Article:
Quite often during either a job interview or the employee review process, candidates face the classic question: What are your career goals? Another version of this is: Where do you see yourself in one year? Five years? Ten years?
Your answer may affect how a hiring manager or your current boss sees you and your career path. You may think that giving an over-the-top answer such as, “I want to be the CEO!” will show your ambition, and it may elicit a smile, but it doesn’t show you’ve thought about how you’re planning to get to the top – if that’s really where you want to be. That’s why you need to be prepared to answer this question with detailed, realistic goals or SMART goals.
Below you will find the following:
- The answer to the question: What are career goals?
- How to write excellent career goals
- Using the SMART goal system
- Long-term career goals examples
- Short-term career goals examples
If you are prepared with true, realistic goals in your next interview, you will come off as thoughtful and about where you want your career to go and how you plan to get there.
What are career goals?
Simply put, career goals are skills or tasks you wish to complete in the future that may or may not lead to a lateral shift or promotion. Vague, dry professional goal statements such as “I want a raise” or “I want a promotion” tell your manager what you want; great professional goals tell the manager how you are going to learn new skills or take on new responsibilities that benefit your workplace.
You can take it a step further by identifying resources you may need to help you reach those goals.
How to set career goals
When you are asked what your goals at work are, your boss may be trying to suss out several different facts about you:
- How ambitious are you?
- What direction do you want to go in?
- Are you happy where you are?
- What new skills do you want to acquire that will benefit the group?
- Are you planning to leave?
Relate your goals in a way that they impart the information you want your boss to have about your plans. Let on that you are ambitious and someday want their job and maybe you will end up with a great mentor, but you may want to glide over your plan to move on from the company at the first opportunity, afterall, you don’t know when that might be or what the future will bring at your current position.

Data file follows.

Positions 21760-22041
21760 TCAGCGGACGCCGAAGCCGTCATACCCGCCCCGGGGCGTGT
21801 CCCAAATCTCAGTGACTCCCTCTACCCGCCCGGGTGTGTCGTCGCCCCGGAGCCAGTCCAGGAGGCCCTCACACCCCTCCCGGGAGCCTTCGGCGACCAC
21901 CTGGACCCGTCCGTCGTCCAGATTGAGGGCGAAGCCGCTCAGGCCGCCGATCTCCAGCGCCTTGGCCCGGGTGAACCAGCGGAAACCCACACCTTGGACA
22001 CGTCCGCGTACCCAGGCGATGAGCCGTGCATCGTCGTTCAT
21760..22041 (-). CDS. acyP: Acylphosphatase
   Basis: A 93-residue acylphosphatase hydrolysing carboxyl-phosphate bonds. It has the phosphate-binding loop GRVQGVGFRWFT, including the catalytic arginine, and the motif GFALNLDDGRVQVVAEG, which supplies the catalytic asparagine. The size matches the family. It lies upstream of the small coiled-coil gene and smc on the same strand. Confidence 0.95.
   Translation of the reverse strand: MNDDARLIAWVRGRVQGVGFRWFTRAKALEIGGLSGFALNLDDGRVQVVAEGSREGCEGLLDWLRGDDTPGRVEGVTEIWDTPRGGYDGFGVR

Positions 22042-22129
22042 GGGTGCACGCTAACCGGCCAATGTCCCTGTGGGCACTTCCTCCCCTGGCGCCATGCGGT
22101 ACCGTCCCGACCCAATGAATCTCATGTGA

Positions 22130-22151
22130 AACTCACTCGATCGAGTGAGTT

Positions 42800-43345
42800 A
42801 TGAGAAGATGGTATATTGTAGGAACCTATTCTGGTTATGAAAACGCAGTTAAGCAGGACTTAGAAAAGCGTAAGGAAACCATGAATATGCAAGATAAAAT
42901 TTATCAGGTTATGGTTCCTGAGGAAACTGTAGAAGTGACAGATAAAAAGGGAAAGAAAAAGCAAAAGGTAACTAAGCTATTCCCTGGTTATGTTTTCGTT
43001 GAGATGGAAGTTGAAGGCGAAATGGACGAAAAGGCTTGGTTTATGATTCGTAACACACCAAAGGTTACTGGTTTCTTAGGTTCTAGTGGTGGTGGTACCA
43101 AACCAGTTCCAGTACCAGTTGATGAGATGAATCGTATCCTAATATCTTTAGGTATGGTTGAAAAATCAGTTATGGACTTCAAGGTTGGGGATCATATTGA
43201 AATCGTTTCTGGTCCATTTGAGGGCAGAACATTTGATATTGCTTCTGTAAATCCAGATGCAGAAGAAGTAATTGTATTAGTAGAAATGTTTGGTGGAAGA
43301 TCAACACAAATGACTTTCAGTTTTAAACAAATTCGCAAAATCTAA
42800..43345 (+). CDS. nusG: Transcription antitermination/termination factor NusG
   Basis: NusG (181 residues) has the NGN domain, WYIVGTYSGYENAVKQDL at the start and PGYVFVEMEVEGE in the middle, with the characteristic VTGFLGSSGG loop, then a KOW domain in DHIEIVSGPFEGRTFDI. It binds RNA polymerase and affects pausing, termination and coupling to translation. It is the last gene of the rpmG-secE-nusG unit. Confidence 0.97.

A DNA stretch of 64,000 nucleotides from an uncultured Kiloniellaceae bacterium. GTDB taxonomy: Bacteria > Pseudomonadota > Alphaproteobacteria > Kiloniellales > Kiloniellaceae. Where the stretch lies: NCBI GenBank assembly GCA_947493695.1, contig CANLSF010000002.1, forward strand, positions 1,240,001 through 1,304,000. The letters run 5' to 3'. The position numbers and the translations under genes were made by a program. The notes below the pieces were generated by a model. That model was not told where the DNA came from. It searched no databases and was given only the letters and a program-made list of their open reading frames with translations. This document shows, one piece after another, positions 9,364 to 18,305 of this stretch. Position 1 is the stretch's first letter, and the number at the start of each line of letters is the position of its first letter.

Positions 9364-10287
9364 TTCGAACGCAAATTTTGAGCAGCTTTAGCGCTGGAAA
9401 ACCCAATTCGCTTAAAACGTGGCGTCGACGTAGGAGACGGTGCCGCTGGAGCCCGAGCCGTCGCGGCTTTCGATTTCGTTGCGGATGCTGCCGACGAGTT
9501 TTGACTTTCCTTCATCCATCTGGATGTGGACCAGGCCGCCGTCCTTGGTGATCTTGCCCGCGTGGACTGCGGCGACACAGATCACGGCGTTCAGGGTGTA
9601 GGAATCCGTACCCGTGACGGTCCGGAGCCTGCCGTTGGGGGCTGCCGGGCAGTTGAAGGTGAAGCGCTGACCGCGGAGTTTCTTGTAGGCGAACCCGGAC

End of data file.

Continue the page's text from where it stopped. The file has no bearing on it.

Start by considering your ultimate career goal. Do you want to be the CEO? Where are you now? What steps do you envision on the path to the top? Are you going through marketing? sales? IT? finance? The best career goals mark milestones along with concrete to-dos to get you there.
Be firm in your vision. If you don’t know where you want to go, you won’t be able to chart your course.
Make a skills list and an experience list
So you want to run the IT department some day. Excellent career goal! Make a checklist of the skills you need that you don’t have or haven’t demonstrated on the job. How will you acquire them? In what order?
Do the same for the experience you will need to add to your resume. Each of the items on those lists can now be written as a career goal.
Using the SMART goal system
You may be familiar with this method of creating goals. Some schools teach them to students and some employers use them as part of your performance review. This method helps develop career goals by requiring criteria to define them. SMART goals are:
- Specific: That means you need to say exactly what you want to achieve. A specific career goal example tells which class you are going to take to gain accounting skills, not just that you want to take an accounting class.
- Measurable: Obviously, if you’re taking a class, the measurement is its completion, but other work goals may be more amorphous. How will you know you have achieved this goal?
- Attainable: Is your goal realistic? Will you really be the CEO in the next five years?
- Relevant: So you want to learn photography. Amazing, but what does that have to do with your career? How does it help you take a step on your career path?